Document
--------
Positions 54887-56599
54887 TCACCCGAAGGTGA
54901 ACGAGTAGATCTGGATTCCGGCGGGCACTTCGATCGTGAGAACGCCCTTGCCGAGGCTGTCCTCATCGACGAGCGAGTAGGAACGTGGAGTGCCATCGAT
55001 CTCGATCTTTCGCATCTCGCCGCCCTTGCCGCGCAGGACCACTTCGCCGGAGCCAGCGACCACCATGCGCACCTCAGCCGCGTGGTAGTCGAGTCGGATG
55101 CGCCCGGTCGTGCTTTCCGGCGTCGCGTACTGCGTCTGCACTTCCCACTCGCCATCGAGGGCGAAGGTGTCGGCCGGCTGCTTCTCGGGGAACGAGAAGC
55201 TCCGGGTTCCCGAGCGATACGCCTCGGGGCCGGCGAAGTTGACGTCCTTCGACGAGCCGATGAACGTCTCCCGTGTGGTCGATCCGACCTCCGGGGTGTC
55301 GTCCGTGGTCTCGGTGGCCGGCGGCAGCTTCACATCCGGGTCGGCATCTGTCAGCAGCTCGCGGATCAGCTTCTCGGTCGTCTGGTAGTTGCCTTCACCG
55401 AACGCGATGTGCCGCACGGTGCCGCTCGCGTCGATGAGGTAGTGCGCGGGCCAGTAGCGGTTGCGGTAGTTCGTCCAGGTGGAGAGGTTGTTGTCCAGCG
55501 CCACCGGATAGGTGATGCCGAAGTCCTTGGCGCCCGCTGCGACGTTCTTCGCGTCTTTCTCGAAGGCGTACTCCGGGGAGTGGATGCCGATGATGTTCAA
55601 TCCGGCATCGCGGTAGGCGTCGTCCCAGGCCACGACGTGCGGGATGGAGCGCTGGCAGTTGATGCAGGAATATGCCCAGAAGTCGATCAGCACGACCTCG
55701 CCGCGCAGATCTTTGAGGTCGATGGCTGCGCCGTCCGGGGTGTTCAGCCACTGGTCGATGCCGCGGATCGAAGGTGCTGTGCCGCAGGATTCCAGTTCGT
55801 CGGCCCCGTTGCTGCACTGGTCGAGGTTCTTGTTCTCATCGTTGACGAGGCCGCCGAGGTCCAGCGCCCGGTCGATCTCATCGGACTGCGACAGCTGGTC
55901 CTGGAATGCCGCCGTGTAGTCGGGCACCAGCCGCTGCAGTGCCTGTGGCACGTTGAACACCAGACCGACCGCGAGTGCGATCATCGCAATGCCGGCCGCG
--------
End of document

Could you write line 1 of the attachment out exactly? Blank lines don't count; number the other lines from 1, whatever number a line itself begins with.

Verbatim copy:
Positions 54887-56599